The long–expected rumor of a revised version of the Acer Aspire One with a 10–inch screen is now confirmed. This one’s called the AOD150. Everything is basically unchanged except for the screen:

  • Atom N270 (1.6GHz, 533MHz FSB)
  • Up to 2GB RAM
  • 10.1” Display (1024 x 600 resolution, 180 nits)
  • 160GB HDD
  • Multi card reader (SD/MMC/RS-MMC/MS/MS PRO)
  • Stereo speakers (HD Audio)
  • 0.3MP Webcam
  • 802.11b/g Wifi
  • 10/100 Mpbs Wired
  • 3x USB ports
  • VGA Port
  • Bluetooth
  • Wireless Broadband (UMTS/HSPA, GSM/GPRS/EDGE, HSDPA/HSUPA, 3G)
  • 260 x185 x 33.4mm Dimensions
  • 2.62 lbs (3-cell battery) or 2.95lbs (6-cell battery)
  • 3 Li-ion Batteries: 3-Cell (24.4W 2200 mAh ) or 6-Cell (48.8W 4400 mAh) or 6-Cell (57.7W 5200 mAh)
  • 84-key keyboard (1.6mm key travel)
  • 2 button touchpad

With this new update, I wouldn’t be surprised if Acer comes out way ahead of everyone else in the netbook market by the end of the year.

Netbooks Ultraportables

Released: Sony VAIO P


It was never a question of “will” but rather “when.” I always felt that Sony wouldn’t just let all the other computer manufacturers have all the fun with the emerging ultraportable netbook market. Now we have their response in the Sony VAIO P:

  • 8–inch screen at 1600×768 widescreen resolution
  • 1.8 pounds
  • Intel Atom Z processor at 1.33 GHz with 512KB of L2 cache
  • USD $900

It’s nice that Sony chose to produce a product not exactly similar as every other netbook out there. The screen diffirentiates it from everything else and might just make it its advantage. The processor though seems to be a less powerful version of the Intel Atom N270 that we see everywhere, I just hope it fares just as well in common computing tasks.

But USD $900? That’s just 99 dollars cheaper than the basic Apple MacBook and more expensive than many budget notebooks with far more of pretty much everything. This won’t be an easy sell.

Netbooks News Ultraportables

CES 2009

CES 2009 brings us a lot of new products and surprises. Here’s just a few:

Now that’s a lot of products to read about. This only means better choices and cheaper prices for the netbook market. We consumers win!

Netbooks Ultraportables

Google’s Android OS on netbooks


Google’s Android project has been known for use in mobile devices like cellphones, but hardly was it mentioned before that it can be used for ultraportables and netbooks. To their credit, they never said it wasn’t for portable computers, we just assumed it was going to be for phones that will give the iPhone a run for its money. Now here’s the big surprise.

The guys over at Mobile-facts (via VentureBeat) took four hours to compile Android for the Asus Eee PC 1000H. They had the graphics, sound, and wireless internet working, so it’s a very functional hack.

Knowing that Google has the Chrome browesr and the backing of the OHA, it wouldn’t be a wild guess that we will be seeing phone/netbook hybrids pretty soon. More importantly, it could also mean another major factor in the netbook market now with a new OS thrown into the mix. We have Linux and Windows variants, and now we just might have Android. This will definitely be a big push for the netbook/ultraportable market in the coming months.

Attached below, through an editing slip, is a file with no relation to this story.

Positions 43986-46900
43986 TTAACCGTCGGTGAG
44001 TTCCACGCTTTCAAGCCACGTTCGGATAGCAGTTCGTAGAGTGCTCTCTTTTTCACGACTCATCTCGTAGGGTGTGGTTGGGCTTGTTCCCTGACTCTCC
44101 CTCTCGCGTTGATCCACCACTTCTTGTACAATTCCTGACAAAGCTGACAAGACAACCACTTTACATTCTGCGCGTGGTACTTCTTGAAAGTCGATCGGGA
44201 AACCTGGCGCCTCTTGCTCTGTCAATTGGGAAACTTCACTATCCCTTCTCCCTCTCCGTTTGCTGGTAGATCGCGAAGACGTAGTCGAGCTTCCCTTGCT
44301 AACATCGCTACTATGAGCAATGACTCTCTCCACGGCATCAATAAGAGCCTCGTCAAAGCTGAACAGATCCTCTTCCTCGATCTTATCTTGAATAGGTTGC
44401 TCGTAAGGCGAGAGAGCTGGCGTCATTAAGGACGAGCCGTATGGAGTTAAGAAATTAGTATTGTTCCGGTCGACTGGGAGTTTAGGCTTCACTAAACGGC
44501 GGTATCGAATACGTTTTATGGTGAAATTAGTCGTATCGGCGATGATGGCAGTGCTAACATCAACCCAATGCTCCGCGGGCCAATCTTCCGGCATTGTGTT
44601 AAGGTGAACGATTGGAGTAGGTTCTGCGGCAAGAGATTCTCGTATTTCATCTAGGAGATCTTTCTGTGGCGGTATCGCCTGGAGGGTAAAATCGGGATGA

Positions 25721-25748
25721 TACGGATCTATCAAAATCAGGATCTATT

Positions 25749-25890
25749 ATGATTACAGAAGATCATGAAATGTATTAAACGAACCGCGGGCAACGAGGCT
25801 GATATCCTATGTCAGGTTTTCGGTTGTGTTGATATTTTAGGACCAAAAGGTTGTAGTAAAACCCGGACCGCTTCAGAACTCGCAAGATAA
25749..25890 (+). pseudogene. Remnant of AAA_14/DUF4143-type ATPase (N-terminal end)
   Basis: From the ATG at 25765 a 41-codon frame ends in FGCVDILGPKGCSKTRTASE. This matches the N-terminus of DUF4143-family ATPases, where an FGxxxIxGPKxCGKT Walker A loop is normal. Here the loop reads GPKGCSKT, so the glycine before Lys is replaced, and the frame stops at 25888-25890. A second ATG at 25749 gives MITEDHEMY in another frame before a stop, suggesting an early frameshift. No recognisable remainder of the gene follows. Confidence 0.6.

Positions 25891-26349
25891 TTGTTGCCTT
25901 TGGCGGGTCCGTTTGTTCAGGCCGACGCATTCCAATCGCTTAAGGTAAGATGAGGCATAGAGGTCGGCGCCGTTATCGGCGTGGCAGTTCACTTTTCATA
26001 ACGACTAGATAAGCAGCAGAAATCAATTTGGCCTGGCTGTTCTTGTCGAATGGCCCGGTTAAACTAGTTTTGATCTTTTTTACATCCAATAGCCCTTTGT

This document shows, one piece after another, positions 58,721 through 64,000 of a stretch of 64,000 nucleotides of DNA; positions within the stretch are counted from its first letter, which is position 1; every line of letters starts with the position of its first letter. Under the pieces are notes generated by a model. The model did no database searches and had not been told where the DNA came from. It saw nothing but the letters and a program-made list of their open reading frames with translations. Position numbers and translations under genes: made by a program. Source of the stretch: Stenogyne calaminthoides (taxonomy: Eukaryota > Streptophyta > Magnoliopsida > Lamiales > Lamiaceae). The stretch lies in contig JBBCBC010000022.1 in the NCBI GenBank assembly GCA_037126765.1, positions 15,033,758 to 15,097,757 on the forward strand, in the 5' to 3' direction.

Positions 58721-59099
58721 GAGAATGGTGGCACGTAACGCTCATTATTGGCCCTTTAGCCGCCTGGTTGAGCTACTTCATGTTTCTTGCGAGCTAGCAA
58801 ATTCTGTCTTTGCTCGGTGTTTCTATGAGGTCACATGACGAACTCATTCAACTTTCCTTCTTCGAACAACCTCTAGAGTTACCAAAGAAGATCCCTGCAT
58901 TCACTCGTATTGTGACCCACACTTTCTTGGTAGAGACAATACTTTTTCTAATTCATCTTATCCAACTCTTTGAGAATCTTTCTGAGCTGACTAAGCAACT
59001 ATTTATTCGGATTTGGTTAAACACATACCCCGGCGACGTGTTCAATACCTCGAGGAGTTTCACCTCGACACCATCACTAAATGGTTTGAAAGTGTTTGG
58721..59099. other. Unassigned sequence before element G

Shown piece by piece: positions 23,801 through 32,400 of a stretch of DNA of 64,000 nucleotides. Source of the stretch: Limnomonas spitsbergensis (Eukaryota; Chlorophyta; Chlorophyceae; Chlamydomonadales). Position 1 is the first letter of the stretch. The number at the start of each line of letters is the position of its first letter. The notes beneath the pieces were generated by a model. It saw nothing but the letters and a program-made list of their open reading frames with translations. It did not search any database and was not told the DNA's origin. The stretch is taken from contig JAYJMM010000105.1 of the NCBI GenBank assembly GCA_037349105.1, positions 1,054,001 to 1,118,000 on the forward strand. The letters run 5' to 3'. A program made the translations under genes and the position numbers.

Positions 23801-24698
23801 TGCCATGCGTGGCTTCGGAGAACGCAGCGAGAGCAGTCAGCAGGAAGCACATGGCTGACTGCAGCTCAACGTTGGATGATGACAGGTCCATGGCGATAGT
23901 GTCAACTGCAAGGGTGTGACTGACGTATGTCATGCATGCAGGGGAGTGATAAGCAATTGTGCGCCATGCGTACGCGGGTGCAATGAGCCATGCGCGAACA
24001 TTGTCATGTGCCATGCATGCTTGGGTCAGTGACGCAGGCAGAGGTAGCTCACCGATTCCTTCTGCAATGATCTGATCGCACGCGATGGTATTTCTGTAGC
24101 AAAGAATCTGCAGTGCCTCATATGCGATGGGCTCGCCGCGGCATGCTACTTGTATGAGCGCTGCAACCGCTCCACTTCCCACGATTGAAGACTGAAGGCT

Laptop Reviews Netbooks Ultraportables

Review: Samsung NC10


If the first review of the Samsung NC10 didn’t convince you, here’s another that might make you think twice about this new netbook. Now if only Samsung would sell it more markets worldwide.

Deals Netbooks Ultraportables

Acer Aspire One deals!


The best netbook deals you can find right now are with the Acer Aspire One. The barebones 8GB SSD version that comes with a 3–cell battery can now be bought for just below 12,000 pesos. Yes, that is an Atom–powered netbook that’s very usable for basic computing tasks. Now if you’re looking for something more robust, the hard–disk equipped version of the Aspire One sells for 24,000 and comes with 6–cell battery along with its 160GB 2.5–inch hard drive. That gives you around five hours of continuous use without a wall socket! Right now, the HDD model even comes with a free slim external DVD–writer which makes it as good a deal as most cheap laptops out there.

Now is this model good enough? This review tells me it is:

For those looking for an even lower cost budget netbook, the Acer Aspire One is a worthy candidate to think about. This computer has solid build quality to handle being tossed around in a backpack or purse, and modest performance to handle common software applications with ease. Battery life isn’t the best with the 3-cell model, so if you spot the 6-cell/160GB version in stock, it is highly recommended that you pick that. While it is not the easiest netbook to upgrade, it does offer a large storage drive to start with and an SDHC expansion slot. Starting as low as $349 it is no question that it blows the socks off the current competing models, which are priced at $499 and up.

Things are getting really better for the consumers these days.

Netbooks Ultraportables

HP Mini 1000: Editors’ Choice!

HP Mini 1000

The new HP Mini 1000 gets a much coveted Editors’ Choice badge over at NotebookReview:

The HP Mini 1000 is a clear winner on the netbook front, offering a great design and being very user-upgrade friendly. It offers the best keyboard out of the entire netbook crowd, only matched by the earlier Mini-Note 2133 which uses the same design. We are delighted HP finally decided to refresh their netbook with the Atom platform since it increased battery life over the VIA model and greatly reduced the amount of heat thrown off the processor. With great build quality, a spring-loaded RAM slot, awesome keyboard, and super slim design it is easy to give the HP Mini 1000 our Editor’s Choice award. We feel it is well deserved even with the missing VGA port and limited battery options.